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Could Middle East conflict disrupt Woodside Petroleum’s plans?

War and conflict have long been a powerful factor in the pricing of oil. The recent flurry of violence in the Middle East region is showing no signs of disproving the trend.

The price of oil has spiked to an 18-month high of US$109 per barrel in response to ongoing conflict in Egypt and Syria, both of which are significant oil producers.

With uncertainty over how the world’s forces will respond to Syria’s chemical weapon attack, there are fears that oil production and transport facilities may be disrupted, reducing supply. That is yet to happen, but fear alone is a powerful influence over markets and oil prices could continue to creep up in response.

This would benefit Australia’s big oil producers like Santos (ASX: STO), Beach Energy (ASX: BPT) and BHP Billiton (ASX: BHP). One producer who will be watching the events particularly closely will be Woodside Petroleum (ASX: WPL).

Woodside is currently in the process of hamming out a deal to explore the giant Leviathan gas field off the coast of Israel. The field is estimated to hold up to 18 trillion cubic feet (tcf) of natural gas, but lies in waters smack between Egypt and Syria.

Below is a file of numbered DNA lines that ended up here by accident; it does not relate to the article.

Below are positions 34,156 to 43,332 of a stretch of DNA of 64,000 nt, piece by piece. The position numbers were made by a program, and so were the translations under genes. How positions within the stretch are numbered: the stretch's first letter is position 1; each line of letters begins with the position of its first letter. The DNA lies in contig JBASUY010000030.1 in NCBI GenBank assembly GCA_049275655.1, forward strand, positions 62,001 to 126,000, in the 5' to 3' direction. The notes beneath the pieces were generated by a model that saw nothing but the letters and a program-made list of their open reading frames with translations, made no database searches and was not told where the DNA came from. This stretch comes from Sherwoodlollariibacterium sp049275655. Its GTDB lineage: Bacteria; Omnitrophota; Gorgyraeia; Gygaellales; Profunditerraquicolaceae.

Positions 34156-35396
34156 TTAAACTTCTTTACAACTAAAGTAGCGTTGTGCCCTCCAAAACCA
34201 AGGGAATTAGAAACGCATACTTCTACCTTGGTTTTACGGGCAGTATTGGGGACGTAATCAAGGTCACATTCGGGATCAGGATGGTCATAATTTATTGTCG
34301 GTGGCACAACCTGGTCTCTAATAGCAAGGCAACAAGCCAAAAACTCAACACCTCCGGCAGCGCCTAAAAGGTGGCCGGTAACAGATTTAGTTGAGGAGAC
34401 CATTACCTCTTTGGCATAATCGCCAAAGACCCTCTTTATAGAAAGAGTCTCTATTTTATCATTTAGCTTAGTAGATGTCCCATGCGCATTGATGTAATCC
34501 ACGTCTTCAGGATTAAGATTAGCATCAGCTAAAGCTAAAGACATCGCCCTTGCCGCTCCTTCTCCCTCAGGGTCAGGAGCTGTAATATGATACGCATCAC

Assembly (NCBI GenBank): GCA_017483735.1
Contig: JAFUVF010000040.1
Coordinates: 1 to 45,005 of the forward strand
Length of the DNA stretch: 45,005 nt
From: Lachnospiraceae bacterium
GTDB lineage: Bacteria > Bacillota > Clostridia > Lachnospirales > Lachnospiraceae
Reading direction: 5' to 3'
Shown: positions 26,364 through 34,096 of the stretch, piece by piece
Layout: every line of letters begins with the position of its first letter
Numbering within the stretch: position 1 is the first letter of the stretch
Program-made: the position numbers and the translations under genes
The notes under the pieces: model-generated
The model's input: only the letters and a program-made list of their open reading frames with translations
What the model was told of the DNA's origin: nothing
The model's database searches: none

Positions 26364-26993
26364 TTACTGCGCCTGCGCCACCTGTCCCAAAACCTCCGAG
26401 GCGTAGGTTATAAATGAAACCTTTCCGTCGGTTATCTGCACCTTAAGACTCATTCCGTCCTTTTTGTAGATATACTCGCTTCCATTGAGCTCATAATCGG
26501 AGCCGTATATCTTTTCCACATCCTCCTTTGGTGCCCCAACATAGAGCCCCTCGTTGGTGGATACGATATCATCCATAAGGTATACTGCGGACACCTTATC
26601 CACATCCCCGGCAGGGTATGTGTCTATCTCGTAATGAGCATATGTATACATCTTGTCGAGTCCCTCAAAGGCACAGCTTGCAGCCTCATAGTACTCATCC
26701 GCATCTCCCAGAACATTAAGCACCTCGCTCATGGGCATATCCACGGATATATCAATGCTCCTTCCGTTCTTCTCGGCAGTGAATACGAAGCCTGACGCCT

The field has been described by Woodside as a significant value-creating opportunity and the deal to participate in the joint venture has taken some time to finalise.

As to the impact of the current conflict, Woodside has said that its development concept enables LNG to be exported directly from the field, which suggests a preference to use floating LNG (FLNG) rather than an option where gas is piped to an onshore processing plant.

Foolish takeaway

Woodside has already proven it is not willing to take unnecessary investment risk, walking away from a proposed onshore LNG development at James Price Point in Western Australia because of high costs. Much like the rest of us, the company will be hoping for a quick and peaceful resolution to the current conflict to allow the real work to begin.

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Motley Fool contributor Regan Pearson does not own shares in any of the companies mentioned in this article.

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